Learning Leadership column, Feb. 2013 edition of eSchool News—The American Association of School Administrators is about to reinvent itself.
Founded in 1865, the year when the Civil War came to an end and Abraham Lincoln was assassinated, it is one of the oldest education associations in our nation. In 2015, we will be celebrating our 15oth anniversary.
AASA enjoys a proud heritage, but recent surveys of our members indicate that the association has to refocus in order to better serve our 21st-century system leaders. To begin with, the association’s name does not clearly define whom it is intended to serve.
In truth, AASA has always been a school superintendents’ association, but you can’t tell that by the name. When I introduce myself as the executive director, people not familiar with the organization will always ask me, “And whom, exactly, do you represent?”
We represent our school system leaders, the school superintendents, and we are pleased to include in our membership those who aspire to the superintendency—as well as those in higher education who train and prepare them. At our National Conference on Education, to be held this month in Los Angeles, we will be unveiling a new logo with a new tagline: AASA, The School Superintendents Association.
This is not just a facelift. Over the past few years, AASA has undergone a transformation. We moved our headquarters from Arlington to Alexandria, Va., to share a building with the National Association of Elementary School Principals. The move served two purposes: It provided significant relief to our facilities budget, and it forged an alliance with NAESP in our advocacy efforts and other issues of mutual concern. We referred to the move as a “functional consolidation,” wherein the two associations maintain total independence but benefit from shared facilities and staff, when appropriate.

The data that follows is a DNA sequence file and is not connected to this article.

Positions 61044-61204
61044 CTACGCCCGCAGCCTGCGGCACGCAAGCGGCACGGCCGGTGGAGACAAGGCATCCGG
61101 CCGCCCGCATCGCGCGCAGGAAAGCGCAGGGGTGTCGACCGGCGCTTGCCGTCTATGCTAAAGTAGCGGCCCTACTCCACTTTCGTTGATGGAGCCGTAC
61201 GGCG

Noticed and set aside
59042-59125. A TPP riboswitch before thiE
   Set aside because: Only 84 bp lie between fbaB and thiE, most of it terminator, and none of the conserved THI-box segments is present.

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AASA’s advocacy efforts have expanded, and we are a presence in the halls of Congress. This past year, we have assumed a leadership role in influencing proposed legislation that would affect restraint and seclusion practices in our schools, a topic that other organizations have not been willing to tackle. We have worked with both the House and the Senate to shape the language in bills that would reauthorize the Elementary and Secondary Education Act. We urged Education Secretary Arne Duncan to provide regulatory relief from the requirements of No Child Left Behind and expressed our disappointment when the waiver process was introduced as yet another competitive grant—leaving thousands of school districts to continue to suffer under NCLB. We look forward to the current legislative session and hope that ESEA reauthorization will bubble up in a Congress consumed with fiscal and partisan issues.
AASA also has improved communications with its membership. Our website (www.aasa.org) is replete with resources in all areas affecting school system leaders.
For instance, our “AASA Connect” is full of success stories and provides an opportunity for superintendents around the country to post their blogs or share successes with their colleagues. The “Ethical Educator” is a regular feature where a panel of experts provides sage advice on some of the thorny ethical issues that school administrators confront. “AASA Radio” broadcasts interviews with our most prominent thought leaders, and our videos bring you the thinking of our superintendents in the news.
Our award-winning magazine, The School Administrator, with a circulation of 27,000, now also is delivered to the central office administrators of our superintendent members. All the articles in The School Administrator can be accessed online as well, making it one of the most frequented pages on our website.
There are two exciting initiatives that we can look forward to this year: the unveiling of a national vision statement from our superintendents and the launching of a National Superintendent Certification Program.
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